VW’s cheating should not undermine efforts by other manufacturers that produce fuel efficient diesel-fueled cars that meet emissions standards. “Not only did [Volkswagen] cheat, but then they went out and crowed about how clean they were,” Jack Ewing, who wrote a book on the VW scandal, told the Atlantic in an interview. “That turned what was already a pretty serious regulatory violation into a consumer fraud. And that’s one reason why it turned out to be so expensive for Volkswagen. They did everything wrong you possibly could.”
VW’s cheating should not undermine efforts by other manufacturers that produce fuel efficient diesel-fueled cars that meet emissions standards.
Daimler is one good example of an automaker making strides in reducing the environmental damage from diesel without compromising performance. In Daimler’s vehicles, the company injects an extra fluid (called urea) to convert NOx into less detrimental materials and meet emissions requirements. This method, which is called BlueTec, doesn’t undermine the vehicles’ fuel economy or power. The Mercedes-Benz E250 Bluetec, for instance, gets 42 mpg, versus the average of 26 mpg for 2017 vehicles. Other diesel vehicles have similar high fuel economy, particularly on the highway.
Back in the 1970s, diesel was marketed in the U.S. as an alternative to gasoline to save fuel, but consumers saw diesel as being loud and smelly. As a result, it has for the most part been used in trucking and shipping in the U.S. Still, VW’s diesel cars were able to make headway in the U.S., highlighting how important it is that the company’s scandal doesn’t undermine the fuel’s reputation longer term.
Ill-advised policy to ban diesel will bring unforeseen consequences for energy security.
In Europe, the stakes are even higher because of penetration rates of diesel vehicles. In the late 1990s, the European car market moved structurally toward diesel to improve fuel economy and lower CO2 emissions. Diesel cars have also benefited from favorable policies such as tax incentives to make them more attractive to consumers. With this, the European auto sector is heavily dependent on diesel, which means the fuel is not going away any time soon. Germany’s Chancellor Angela Merkel, whose country may impose a ban over time similar to France, Britain and India, admitted recently that diesel is needed as a bridge fuel to meet environmental goals. In emerging markets, diesel will be a main component of oil demand growth, not only for trucking, marine, and freight, but also in passenger cars given their better fuel economy. In fact, among fuels in the transportation sector, diesel is expected to rise by the largest amount between now and 2040, according to the EIA.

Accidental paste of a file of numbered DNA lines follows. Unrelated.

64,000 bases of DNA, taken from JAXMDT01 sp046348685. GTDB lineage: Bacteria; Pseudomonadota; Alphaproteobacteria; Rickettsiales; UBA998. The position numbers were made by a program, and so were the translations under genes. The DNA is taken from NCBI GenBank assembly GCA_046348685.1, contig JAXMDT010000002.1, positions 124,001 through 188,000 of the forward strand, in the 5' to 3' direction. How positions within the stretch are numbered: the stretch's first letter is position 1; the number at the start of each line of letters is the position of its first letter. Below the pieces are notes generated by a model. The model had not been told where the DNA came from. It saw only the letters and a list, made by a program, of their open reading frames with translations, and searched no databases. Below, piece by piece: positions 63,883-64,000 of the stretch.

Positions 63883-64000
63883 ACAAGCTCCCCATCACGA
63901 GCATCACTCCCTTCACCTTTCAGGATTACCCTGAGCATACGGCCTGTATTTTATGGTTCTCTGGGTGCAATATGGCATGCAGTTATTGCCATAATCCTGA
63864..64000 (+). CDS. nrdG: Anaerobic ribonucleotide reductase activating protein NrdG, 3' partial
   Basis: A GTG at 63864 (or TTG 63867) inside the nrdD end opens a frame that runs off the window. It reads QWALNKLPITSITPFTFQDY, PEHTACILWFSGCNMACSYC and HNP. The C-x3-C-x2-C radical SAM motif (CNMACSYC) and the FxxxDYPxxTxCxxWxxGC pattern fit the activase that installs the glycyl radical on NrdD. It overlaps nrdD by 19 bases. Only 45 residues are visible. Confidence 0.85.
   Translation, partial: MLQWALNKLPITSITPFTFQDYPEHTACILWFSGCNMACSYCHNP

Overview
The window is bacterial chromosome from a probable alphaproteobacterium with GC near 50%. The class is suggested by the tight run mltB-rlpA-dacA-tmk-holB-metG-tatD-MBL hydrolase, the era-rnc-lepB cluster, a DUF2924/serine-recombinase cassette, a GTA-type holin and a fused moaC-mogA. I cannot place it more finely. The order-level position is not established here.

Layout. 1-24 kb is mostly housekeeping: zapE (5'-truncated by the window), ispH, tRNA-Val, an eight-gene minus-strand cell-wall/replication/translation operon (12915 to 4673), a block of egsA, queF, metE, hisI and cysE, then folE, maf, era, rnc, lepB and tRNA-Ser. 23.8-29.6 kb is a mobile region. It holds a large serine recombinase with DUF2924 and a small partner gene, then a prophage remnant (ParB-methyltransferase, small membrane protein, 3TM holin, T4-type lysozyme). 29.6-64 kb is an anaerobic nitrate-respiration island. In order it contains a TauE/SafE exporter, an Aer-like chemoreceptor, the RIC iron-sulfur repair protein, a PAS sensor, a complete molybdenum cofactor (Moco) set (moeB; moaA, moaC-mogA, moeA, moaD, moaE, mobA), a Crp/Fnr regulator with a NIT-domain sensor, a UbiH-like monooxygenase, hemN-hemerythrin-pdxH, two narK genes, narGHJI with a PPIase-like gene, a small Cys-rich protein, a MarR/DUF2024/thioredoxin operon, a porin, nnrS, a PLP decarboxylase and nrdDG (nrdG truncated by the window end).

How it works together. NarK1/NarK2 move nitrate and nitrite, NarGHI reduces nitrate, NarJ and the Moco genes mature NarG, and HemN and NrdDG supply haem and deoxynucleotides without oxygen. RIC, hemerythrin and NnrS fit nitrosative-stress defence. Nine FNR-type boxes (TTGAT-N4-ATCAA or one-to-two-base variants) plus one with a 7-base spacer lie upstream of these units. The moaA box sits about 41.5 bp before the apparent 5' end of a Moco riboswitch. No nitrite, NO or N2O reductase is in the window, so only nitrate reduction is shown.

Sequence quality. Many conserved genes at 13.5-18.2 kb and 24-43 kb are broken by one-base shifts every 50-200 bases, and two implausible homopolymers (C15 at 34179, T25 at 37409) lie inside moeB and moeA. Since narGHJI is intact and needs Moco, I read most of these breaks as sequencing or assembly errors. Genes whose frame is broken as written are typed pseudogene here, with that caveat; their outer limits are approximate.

Moving quickly to reduce demand on oil is critical, and the technological innovations needed to get there will include not only EVs and hydrogen vehicles, but also ones that run on diesel. In the interim, ill-advised policy to ban diesel will bring unforeseen consequences for energy security.